Goldman Sachs votes to float

PARTNERS AT Goldman Sachs, one of the oldest and most successful investment banking partnerships on Wall Street, yesterday voted overwhelmingly to go public.

The 190 partners gave the go-ahead to the $25bn (pounds 15bn) autumn float, which will result in multi-million pound payouts for all Goldman partners.

The partners discussed details of Goldman's initial public offering (IPO) in a video-conference link yesterday before voting on the flotation proposals.

The vote was described by Goldman insiders as simply "a rubber-stamping exercise". Flotation of the firm has been described as "almost inevitable" after Goldman's six-strong executive committee endorsed plans to sell 10-15 per cent of the bank back in June.

Since then, a team of in-house experts has been hammering out details of the flotation, which were explained to the partners yesterday.

The partners are believed to have discussed the size of their windfalls, the terms under which they will be able to cash in their shares and the distribution of equity to other Goldman's employees.

The firm is unlikely to disclose details of the plans until it files with the US Securities and Exchange Commission (SEC) later this month. However, partners are expected to receive an average payout of $80m, with the more senior partners receiving windfalls of more than $100m.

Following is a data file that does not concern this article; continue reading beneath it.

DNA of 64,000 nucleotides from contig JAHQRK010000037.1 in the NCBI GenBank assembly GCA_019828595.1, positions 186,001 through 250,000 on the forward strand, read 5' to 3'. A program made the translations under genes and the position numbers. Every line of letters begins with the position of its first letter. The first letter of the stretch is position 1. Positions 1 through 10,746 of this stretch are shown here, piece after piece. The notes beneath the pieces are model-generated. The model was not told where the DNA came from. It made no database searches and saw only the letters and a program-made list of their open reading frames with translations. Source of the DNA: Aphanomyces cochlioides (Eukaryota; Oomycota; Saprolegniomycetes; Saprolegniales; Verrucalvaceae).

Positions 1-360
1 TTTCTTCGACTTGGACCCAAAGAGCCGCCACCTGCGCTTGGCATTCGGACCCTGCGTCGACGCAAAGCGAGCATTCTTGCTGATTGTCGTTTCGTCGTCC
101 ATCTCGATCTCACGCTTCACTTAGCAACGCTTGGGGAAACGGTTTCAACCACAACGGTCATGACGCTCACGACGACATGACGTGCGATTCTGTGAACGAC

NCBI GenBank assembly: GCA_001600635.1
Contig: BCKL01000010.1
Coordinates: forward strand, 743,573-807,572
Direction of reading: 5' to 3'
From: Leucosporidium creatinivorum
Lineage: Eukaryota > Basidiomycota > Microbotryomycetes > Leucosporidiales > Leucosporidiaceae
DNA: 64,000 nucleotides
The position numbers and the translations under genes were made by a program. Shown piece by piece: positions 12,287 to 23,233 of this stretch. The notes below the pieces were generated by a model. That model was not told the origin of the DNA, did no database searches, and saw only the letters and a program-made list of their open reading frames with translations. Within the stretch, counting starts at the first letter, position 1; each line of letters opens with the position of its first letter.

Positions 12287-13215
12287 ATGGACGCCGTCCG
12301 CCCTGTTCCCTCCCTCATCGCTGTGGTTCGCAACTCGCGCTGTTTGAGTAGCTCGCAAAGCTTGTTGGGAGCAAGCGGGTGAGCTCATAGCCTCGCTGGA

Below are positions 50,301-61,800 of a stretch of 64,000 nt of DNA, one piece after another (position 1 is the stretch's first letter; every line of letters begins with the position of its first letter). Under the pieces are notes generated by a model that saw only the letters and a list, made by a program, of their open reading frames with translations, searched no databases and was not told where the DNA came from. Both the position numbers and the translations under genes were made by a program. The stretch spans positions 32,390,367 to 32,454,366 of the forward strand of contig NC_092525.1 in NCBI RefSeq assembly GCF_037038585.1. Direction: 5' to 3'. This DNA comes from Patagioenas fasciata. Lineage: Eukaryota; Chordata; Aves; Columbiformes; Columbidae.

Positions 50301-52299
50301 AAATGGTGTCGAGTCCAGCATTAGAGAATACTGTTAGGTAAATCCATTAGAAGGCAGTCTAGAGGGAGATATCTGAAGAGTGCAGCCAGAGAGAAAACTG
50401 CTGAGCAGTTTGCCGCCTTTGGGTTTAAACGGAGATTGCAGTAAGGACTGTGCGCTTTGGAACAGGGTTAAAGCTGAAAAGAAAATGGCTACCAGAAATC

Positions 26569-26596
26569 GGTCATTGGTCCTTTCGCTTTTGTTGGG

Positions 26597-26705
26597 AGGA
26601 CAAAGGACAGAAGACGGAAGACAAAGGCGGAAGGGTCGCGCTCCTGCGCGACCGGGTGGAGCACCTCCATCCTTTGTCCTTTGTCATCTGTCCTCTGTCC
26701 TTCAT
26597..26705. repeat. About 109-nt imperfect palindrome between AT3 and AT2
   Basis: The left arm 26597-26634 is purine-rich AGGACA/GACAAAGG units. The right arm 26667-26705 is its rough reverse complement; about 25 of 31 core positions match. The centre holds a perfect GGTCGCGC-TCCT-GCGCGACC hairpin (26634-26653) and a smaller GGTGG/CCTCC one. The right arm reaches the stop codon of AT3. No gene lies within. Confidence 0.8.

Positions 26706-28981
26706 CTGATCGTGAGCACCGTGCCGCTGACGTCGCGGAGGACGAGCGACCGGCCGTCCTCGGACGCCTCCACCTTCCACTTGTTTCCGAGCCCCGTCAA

Partners are unlikely to be able to cash in their shares straight away - possibly for as long as five years - and all 11,000 of the bank's employees will receive some type of equity stake.

Goldman's 200 managing directors - the so-called "marzipan layer" who occupy the rung below partnership - are expected to be awarded multi-million pound payouts in an attempt to compensate them for losing the chance to attain coveted partnership status.

City sources have estimated the "marzipan layer" payouts at $10m-$15m.

So-called "limited" partners who have retired from the bank have already been told details of their payouts. They are expected to be awarded premiums of 25-55 per cent over their investment in the firm, depending on the precise combination of shares, debt and cash they choose.

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